On Wednesday, University of Wisconsin-Stevens Point announced it was retaining six majors it had previously proposed cutting.
The cuts were proposed as a response to financial issues the institution had been facing. According to UW-Stevens Point, the university faced a deficit of $4.5 million over two years due to declining enrollment and lower tuition revenue.
Enrollment in September of last year was around 7,700, five percent lower than the year before. This left UW-Stevens Point with its fewest students since at least 1973, when 7,900 students were enrolled.
In March 2018, UW-Stevens Point proposed adding or expanding 16 programs in areas deemed to be in high demand, with the goal of utilizing those programs to draw in additional students.
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Programs slated for expansion included chemical engineering, computer information systems, finance and marketing. Programs that would have expanded to be bachelor and advanced degrees included captive wildlife, environmental engineering and business administration.
To fund these changes, UW-Stevens Point proposed shifting resources towards those programs by eliminating 13 humanities majors, including American studies, political science, history and sociology, among others. Students enrolled in any major that was to be discontinued would have been allowed to complete their degrees.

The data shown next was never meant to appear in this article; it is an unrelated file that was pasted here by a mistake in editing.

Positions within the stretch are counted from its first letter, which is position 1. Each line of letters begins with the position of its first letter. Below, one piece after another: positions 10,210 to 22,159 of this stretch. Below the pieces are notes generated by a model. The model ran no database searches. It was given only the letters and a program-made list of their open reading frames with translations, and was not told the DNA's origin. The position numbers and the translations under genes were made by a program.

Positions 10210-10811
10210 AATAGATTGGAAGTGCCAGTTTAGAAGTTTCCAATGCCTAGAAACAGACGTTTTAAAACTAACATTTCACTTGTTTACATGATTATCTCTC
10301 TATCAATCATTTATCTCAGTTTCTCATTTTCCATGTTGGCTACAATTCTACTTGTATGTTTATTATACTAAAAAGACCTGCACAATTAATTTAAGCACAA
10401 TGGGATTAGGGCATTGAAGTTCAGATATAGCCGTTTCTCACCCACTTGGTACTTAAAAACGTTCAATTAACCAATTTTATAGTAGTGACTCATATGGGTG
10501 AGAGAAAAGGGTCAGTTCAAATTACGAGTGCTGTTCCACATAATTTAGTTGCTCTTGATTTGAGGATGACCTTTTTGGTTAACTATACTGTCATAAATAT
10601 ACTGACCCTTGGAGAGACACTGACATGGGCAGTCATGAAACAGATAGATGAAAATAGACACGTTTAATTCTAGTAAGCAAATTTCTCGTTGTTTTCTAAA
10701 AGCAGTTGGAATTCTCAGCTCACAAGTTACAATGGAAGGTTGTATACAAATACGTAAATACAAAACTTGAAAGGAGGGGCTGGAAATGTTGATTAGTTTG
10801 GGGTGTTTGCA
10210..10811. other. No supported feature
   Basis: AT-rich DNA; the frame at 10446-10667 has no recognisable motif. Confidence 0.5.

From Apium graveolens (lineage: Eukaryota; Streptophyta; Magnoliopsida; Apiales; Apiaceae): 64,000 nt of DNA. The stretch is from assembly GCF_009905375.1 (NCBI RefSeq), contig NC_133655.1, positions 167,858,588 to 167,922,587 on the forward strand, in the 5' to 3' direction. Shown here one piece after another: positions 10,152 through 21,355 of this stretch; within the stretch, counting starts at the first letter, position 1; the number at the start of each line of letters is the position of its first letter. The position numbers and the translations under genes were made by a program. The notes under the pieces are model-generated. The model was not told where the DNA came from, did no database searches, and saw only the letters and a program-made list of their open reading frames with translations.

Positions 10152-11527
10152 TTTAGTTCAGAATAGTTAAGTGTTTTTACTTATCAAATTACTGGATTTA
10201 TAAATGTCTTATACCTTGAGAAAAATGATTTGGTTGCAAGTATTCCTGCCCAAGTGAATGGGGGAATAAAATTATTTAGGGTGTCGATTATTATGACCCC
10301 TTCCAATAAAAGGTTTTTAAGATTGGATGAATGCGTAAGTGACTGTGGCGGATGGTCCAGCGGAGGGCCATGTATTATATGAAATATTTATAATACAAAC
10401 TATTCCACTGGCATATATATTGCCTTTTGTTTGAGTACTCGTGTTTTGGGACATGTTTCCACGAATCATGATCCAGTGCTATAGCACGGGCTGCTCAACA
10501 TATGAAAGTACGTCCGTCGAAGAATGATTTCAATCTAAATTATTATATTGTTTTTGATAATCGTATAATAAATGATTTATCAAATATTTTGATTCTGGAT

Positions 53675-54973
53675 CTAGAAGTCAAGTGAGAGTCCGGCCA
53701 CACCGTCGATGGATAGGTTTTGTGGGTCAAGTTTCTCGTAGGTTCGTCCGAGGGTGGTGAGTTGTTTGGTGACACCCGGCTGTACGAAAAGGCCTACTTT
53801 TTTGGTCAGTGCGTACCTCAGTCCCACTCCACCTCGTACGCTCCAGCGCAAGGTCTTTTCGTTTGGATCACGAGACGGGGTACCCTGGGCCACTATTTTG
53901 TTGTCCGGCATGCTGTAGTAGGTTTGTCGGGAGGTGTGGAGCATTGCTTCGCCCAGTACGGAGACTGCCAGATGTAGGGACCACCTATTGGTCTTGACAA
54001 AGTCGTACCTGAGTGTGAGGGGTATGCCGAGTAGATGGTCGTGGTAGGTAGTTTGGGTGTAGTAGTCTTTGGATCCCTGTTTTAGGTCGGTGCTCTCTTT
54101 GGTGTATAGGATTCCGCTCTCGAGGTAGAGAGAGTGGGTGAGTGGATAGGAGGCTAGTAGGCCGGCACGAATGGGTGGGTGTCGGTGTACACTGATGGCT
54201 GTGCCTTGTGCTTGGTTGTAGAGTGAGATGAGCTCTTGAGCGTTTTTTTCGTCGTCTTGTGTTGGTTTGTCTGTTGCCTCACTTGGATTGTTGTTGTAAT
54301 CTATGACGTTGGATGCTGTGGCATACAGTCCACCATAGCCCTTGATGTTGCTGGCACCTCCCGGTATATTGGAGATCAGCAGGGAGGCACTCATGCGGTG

That list of 13 was later whittled down to six — French, German, history, geology, geography and concentrations in art, the Stevens Point Journal reported. If enrollment falls to 7,000 students, deficit projections at UW-Stevens Point will jump to $8 million by the 2021-2022 school year.
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According to a UW-Stevens Point news release Wednesday, however, the plan has been scrapped.
“Working through our shared governance process has provided us opportunities to innovate as we restructure and retain majors, creating a new direction for UW-Stevens Point,” UW-Stevens Point Chancellor Bernie Patterson said. “We are committed to collaborating with faculty and staff members, the community and our regional partners to build programs that help our students succeed and our region and university to thrive.”
The statement suggested the budget reductions from resignations and retirements across the campus helped the university address financial issues. Curricula in the subjects previously slated for elimination have been adjusted, including combining the current geography and geoscience majors to create a new geospatial science program.
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This past year, UW-Stevens Point reduced their workforce by 44 positions, saving the university $3.5 million, Wisconsin Public Radio reported. Between 2014 and 2018, 89 staffers left the school.
“We have all listened and learned. I am grateful for the dialogue and look forward to collectively implementing these bold changes on behalf of our students and our community,” Patterson said.